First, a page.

RHT — Rolling Hough Transform

RHT is another image analysis method that is used to locate filamentary structures. In some respects it is a special case of the general template matching where the template is (in the simplest version) a linear line segment. Like in our template matching code, one starts the analysis by subtracting from the original image a filtered image (usually calculated using a top-hat filter). One is also comparing the resulting image to a “template”, a description of a linear structure. However, there are some fundamental differences:

(1) After subtraction of the filtered data, the image is thresholded at zero. Pixels with negative values are replaced with zeros and pixels with positive values are replaced with ones. In template matching this quantisation of the input data was not done.

(2) At each pixel position and a for number of position angles, one is effectively calculating the match between a “template” and the data. However, because the data now consists only of ones and zeros, the match (number of positive pixels matching a line) is not dependent on the original pixel intensities.

A description of RHT applied to astronomical image analysis can be found in Clark, Peek, & Putman (2014) and a Python implementation of the routine is available in GitHub (seclark/RHT).

The analysis of large images can take so time, so we were interested in testing how easy it would be to make a parallel version using OpenCL. First, because of the limited extent of the filter function, the convolution can be done effectively in real space (instead of using Fourier methods). Second, the actual RHT calculation consists of similar operations applied at the location of each map pixel, for a large number of potential position angles. This makes the problem (just like the general template matching) very suitable for parallelisation and for GPU computing.

We wriote an OpenCL version that reads in a FITS image, does the RHT analysis, and saves the outcome to a FITS file. The results consist of  the RHT intensity R for each pixel (integrated over angle) and an estimate of the position angle for each pixel, both stored as 2D images. The third header unit of the FITS file contains a table of coordinates for the pixels where R was above a predetermined threshold. The table also includes for each pixel a histogram of R as a function of the position angle. Using a couple of standard Python libraries and the pyopencl library, the whole code takes only some two hundred line!  The program uses two OpenCL kernels, one for the filtering and one for the actual RHT calculations.

As expected, the performance is quite good compared to pure Python. The figure below shows how the total run time scales with the size of the analysed image. The size of the smoothing kernel (diameter 30 pixels) and the size of the “template” (diameter of the circular area where different position angles are tested; here 55 pixels) were kept constant.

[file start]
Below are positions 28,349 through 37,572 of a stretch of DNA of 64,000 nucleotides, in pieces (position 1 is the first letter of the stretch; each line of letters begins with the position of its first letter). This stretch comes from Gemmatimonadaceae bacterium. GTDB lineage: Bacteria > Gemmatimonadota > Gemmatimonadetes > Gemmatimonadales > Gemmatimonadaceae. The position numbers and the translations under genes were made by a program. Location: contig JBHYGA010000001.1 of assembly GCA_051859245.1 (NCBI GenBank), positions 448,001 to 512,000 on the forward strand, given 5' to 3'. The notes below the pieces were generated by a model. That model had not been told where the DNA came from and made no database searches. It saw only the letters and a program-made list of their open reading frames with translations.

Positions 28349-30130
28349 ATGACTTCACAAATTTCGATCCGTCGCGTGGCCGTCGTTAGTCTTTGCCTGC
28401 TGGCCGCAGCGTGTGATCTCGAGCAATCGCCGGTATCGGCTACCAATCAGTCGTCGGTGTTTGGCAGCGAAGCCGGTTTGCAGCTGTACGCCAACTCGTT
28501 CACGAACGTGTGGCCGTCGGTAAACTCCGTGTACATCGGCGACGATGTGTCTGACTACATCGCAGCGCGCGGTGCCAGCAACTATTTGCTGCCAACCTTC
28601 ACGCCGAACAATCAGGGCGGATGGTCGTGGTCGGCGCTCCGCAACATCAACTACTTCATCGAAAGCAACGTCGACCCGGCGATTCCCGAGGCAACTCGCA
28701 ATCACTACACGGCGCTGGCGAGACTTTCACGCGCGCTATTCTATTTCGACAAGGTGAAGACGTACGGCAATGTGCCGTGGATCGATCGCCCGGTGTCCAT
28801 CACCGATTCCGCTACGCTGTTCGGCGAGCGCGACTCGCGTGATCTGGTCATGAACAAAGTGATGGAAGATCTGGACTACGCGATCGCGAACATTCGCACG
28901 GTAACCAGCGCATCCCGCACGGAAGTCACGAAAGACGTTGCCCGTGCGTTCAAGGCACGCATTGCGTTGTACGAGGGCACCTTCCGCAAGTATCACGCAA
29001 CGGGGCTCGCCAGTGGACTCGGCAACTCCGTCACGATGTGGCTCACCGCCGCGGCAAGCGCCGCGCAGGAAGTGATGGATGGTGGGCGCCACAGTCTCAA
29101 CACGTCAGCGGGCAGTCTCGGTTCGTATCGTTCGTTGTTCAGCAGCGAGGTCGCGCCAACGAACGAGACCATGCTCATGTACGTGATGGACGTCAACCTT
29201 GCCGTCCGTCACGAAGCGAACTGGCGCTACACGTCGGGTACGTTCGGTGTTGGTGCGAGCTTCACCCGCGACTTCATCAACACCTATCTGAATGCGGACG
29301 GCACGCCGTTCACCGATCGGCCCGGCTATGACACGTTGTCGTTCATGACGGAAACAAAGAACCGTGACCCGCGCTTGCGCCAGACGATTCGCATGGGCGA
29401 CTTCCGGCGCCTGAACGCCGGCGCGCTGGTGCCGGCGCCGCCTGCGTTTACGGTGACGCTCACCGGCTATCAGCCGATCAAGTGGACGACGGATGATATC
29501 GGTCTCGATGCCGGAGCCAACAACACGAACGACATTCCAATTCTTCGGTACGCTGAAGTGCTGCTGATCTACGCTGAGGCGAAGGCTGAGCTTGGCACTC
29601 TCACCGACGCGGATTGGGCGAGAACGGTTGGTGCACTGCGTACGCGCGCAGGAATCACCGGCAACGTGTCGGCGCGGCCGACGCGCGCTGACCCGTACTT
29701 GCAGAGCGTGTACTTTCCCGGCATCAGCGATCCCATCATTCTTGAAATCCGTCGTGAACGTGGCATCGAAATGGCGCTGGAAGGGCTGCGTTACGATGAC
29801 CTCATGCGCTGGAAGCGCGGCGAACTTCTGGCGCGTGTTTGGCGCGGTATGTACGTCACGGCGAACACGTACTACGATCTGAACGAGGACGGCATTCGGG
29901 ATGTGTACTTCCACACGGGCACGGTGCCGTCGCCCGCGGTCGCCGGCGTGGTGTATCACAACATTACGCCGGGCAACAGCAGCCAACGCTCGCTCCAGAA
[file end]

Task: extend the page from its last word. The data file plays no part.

The figure shows the total run time of the script (in seconds) as a function of the image size that ranges from 300×300 pixels up to 9500×9500 pixels. These are shown for both a CPU (with 6 cores) and a GPU. For very small images the constant overheads dominate and the run times are equal. For larger images, the GPU becomes faster – but the difference is not very significant. This is mainly because the serial Python code stands for almost half of the total run time. That is related to the large amount of data contained in the angle histograms, which are also all saved to a FITS file.

We made also a lighter version of the RHT program that returns only  R (for each pixel but not as a function of the position angle) and the average position angle that the kernel has calculated based on the full histograms. In this case the angle histograms are not kept in memory and are not saved to the disk. In this case (dashed curves, “no hist.”,  in the figure), Python overhead is significantly reduced and the GPU runs are now more than ten times faster than the CPU runs. The largest 9500×9500 pixel image is processed on the GPU in under four seconds and most of that time is now spent on calculations within the kernels. This also suggests that, if possible, any analysis involving the full position angle histograms should be done inside the kernels, instead of writing it to external files.


The tests were run on a laptop with a six core  i7-8700K CPU running at 3.70 GHz and with an Nvidia GTX-1080 GPU. Code for RHT computations with OpenCL can be found at https://github.com/mjuvela/ISM, in the TM directory.

Addendum

Below is are more complete comparison of the run times of the python (http://seclark.github.io/RHT/) and OpenCL versions. The size of the smoothing kernel and the size of the circular window are kept constant (11 and 55 pixels, respectively) and only the size of the analysed image is varied from 100×100 pixels up to 2000×2000 pixels, as indicated by the x axis of the figure. The comparison is not entirely fair because the python version also returns the angle histograms while the OpenCL routine only returns statistics derived from the histograms. However, the storage of the full histograms should not be a large factor in the overall run time (these are already computed and just not stored). The RHT calculation is particularly well suited for GPUs. The integrated GPU1 is already a factor of ten faster than the multi-core CPU. For the faster GPU2, the run time is determined by constant overheads, with no significant dependence on the image size, not even for images 2000×2000 pixels in size.

The tests were run on a laptop with a four core i7-8550U CPU running at 1.80GHz, an integrated Intel Corporation UHD Graphics 620 (GPU1) and an external NVidia GTX 1080 Ti (GPU2). The script test_RHT_timings.py that was used to make the above plot can be found at https://github.com/mjuvela/ISM, in the TM subdirectory.